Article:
Max heads back to Mos Eisley for a rendezvous with The Mandalorian Chapter 5
Well, the 5th episode of The Mandalorian has come out and we are officially over the halfway mark for the 8 episode series, and I couldn’t be sadder. Even though I adored Solo, I haven’t been happy with Star Wars as a whole since 2005 and The Mandalorian really pumps me up every week. I will miss it; when it comes to a close (at least for this season) at the end of this month. That being said, even though I love the show; this episode was much weaker than the first 4 and that probably has something to do with the fact that it is the first one not to be written by Jon Favreau. Dave Filoni wrote and helmed this episode and personally; I’m not a huge fan of his. I admire his skill and talent in bringing new concepts to life, however, a lot of the stuff he writes also has ‘Filoni baloney’ in it.
The episode opens up in space dogfight that feels rushed, as The Mandalorian is being pursued by another bounty hunter, as per the Guild is now hunting him down for betraying them. Mando is able to survive and limps to a nearby (which I assume he was going to anyway since you can’t go far at sublight speeds) and of course, the planet is none other than Tatooine. Ugh. I’m all for nostalgia and everything, but Tatooine I feel is the most overused planet in the Star Wars mythos. It simply does NOT always need to appear. Dave doesn’t even “do” Tatooine correctly! The sands are too white, Mos Eisley is too quiet and the Tusken Raiders….know sign language?! So I had to swallow a poor portrayal of Tatooine to start, and the story is not much better. Mando needs money to get his ship repaired, and since its unknown, if the guy even has his GED, he seeks to get it the only way he knows how: bounty hunting. Yet he can’t obviously accept Guild assignments and strangely, Tatooine (the wretched hive of scum and villainy) doesn’t operate with the Guild anymore. WHY?
Anyway, Mando accepts an off the books job with a rookie bounty hunter trying to establish himself, named Toro Calican. Toro is a cocky Han Solo-Esque guy who doesn’t know how much in over his head he is with this chosen mark. Mando is surprisingly very patient with the kid and shows he is an expert mentor. Their target is named Fennec Shand, and Shand is let’s say, a much better sniper than Zam Wesell. The Mandalorian’s plan to capture Fennec is pretty smart, but it’s also a little too simplistic and very similar to Chapter 4’s AT-ST takedown maneuver. The action doesn’t last long, and we barely get to see any of this new character. The double-cross going into a triple cross was surprising; I’ll admit, but when all is said and done, everything kinda happens the way you would expect it to happen. The Gun on the Wall used in Act 1 is used in Act 3. Let’s put it that way.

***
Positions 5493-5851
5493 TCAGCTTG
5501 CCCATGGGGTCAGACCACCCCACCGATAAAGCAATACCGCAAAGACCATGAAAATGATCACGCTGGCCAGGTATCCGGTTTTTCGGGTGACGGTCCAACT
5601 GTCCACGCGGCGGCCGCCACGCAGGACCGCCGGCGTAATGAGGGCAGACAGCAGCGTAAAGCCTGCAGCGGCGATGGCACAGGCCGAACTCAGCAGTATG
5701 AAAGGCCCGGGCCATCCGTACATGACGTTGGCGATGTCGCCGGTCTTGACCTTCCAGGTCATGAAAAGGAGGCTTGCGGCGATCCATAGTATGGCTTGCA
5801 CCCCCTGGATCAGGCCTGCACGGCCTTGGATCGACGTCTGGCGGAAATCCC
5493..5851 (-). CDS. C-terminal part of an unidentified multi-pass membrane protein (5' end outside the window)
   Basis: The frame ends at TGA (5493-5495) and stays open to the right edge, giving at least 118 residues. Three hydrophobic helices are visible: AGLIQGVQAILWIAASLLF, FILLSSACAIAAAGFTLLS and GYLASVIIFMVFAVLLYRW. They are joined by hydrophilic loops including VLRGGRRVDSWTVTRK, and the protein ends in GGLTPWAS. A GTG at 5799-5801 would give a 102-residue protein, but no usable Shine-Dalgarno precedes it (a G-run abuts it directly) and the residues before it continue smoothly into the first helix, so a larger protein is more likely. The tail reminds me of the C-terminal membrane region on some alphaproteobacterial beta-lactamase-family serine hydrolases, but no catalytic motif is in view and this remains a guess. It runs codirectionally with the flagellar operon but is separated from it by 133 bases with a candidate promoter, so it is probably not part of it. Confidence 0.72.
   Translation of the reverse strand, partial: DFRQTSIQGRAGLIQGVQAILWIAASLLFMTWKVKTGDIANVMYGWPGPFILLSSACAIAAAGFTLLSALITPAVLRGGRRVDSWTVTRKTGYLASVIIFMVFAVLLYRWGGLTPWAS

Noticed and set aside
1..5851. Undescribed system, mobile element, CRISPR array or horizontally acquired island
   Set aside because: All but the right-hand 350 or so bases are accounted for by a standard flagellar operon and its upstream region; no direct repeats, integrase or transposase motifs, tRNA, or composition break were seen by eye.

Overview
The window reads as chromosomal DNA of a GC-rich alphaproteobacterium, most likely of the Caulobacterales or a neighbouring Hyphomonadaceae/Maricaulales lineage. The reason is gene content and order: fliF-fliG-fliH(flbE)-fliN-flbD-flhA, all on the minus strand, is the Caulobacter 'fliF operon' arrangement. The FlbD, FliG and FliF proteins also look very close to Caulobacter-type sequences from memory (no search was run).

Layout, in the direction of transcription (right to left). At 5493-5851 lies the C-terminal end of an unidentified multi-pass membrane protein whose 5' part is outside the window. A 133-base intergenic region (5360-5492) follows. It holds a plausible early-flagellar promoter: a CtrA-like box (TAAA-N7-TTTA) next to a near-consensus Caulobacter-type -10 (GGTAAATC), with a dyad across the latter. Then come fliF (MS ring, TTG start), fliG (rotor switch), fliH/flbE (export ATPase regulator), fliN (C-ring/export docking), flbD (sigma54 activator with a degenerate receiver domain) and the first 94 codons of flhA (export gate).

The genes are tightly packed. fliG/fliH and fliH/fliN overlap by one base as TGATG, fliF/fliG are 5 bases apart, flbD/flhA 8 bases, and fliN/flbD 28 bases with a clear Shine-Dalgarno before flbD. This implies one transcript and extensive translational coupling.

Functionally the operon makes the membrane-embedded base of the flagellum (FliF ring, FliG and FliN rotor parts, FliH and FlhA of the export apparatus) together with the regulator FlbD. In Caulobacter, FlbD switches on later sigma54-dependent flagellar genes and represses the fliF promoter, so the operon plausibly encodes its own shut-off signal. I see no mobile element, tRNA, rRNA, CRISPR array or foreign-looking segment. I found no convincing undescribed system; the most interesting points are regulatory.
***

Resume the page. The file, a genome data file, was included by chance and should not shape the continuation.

Besides the misrepresentation of Tatooine, Filoni sprinkles the episode with bits of familiar dialogue from the older movies. It’s again, not necessary and Filoni is only fanboying out. I prefer more subtlety and original dialogue. Give us new mantras to repeat! Mando’s phobia of droids is getting a little much as well, as he can’t even let cute little pit droids touch his ship. Speaking of pit droids; I love those little guys and for the first time in this series, we have something cuter than uh….The Mandalorians, little green friend…. However, the droids couldn’t save this episode and I am 50/50 on whether a certain familiar face shows up at the end. We’ll see next week. The Mandalorian is an excellent “book” but I felt this chapter was one you skip over with your eyes; barely absorbing it. I give it 2 out of 5 Death Stars.
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Max Nocerino is a new addition to the Future of the Force roster. He is a passionate Star Wars fan and loves the literature of the galaxy far, far away. Follow him on Twitter @MaxN2100 where he channels his passion frequently!